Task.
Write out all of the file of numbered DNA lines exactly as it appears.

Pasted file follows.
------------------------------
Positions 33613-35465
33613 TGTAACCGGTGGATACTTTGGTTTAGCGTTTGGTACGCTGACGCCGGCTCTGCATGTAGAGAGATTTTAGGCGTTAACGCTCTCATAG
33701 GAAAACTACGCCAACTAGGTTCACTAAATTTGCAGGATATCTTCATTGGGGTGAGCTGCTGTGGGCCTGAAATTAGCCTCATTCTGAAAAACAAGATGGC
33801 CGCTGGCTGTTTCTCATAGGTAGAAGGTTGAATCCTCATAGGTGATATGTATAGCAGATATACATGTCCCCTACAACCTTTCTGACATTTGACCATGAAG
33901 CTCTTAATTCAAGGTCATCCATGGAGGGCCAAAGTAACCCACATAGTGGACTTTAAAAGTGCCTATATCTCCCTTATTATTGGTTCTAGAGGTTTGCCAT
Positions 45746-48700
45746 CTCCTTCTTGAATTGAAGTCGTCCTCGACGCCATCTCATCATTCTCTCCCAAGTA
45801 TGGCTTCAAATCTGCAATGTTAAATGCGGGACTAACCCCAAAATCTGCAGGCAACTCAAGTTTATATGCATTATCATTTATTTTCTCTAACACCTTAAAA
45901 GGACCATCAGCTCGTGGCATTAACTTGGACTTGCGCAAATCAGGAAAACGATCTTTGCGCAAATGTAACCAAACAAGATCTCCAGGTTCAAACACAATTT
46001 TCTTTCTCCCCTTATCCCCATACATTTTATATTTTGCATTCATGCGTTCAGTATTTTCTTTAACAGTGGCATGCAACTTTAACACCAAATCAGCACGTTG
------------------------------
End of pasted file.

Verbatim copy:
Positions 33613-35465
33613 TGTAACCGGTGGATACTTTGGTTTAGCGTTTGGTACGCTGACGCCGGCTCTGCATGTAGAGAGATTTTAGGCGTTAACGCTCTCATAG
33701 GAAAACTACGCCAACTAGGTTCACTAAATTTGCAGGATATCTTCATTGGGGTGAGCTGCTGTGGGCCTGAAATTAGCCTCATTCTGAAAAACAAGATGGC
33801 CGCTGGCTGTTTCTCATAGGTAGAAGGTTGAATCCTCATAGGTGATATGTATAGCAGATATACATGTCCCCTACAACCTTTCTGACATTTGACCATGAAG
33901 CTCTTAATTCAAGGTCATCCATGGAGGGCCAAAGTAACCCACATAGTGGACTTTAAAAGTGCCTATATCTCCCTTATTATTGGTTCTAGAGGTTTGCCAT
Positions 45746-48700
45746 CTCCTTCTTGAATTGAAGTCGTCCTCGACGCCATCTCATCATTCTCTCCCAAGTA
45801 TGGCTTCAAATCTGCAATGTTAAATGCGGGACTAACCCCAAAATCTGCAGGCAACTCAAGTTTATATGCATTATCATTTATTTTCTCTAACACCTTAAAA
45901 GGACCATCAGCTCGTGGCATTAACTTGGACTTGCGCAAATCAGGAAAACGATCTTTGCGCAAATGTAACCAAACAAGATCTCCAGGTTCAAACACAATTT
46001 TCTTTCTCCCCTTATCCCCATACATTTTATATTTTGCATTCATGCGTTCAGTATTTTCTTTAACAGTGGCATGCAACTTTAACACCAAATCAGCACGTTG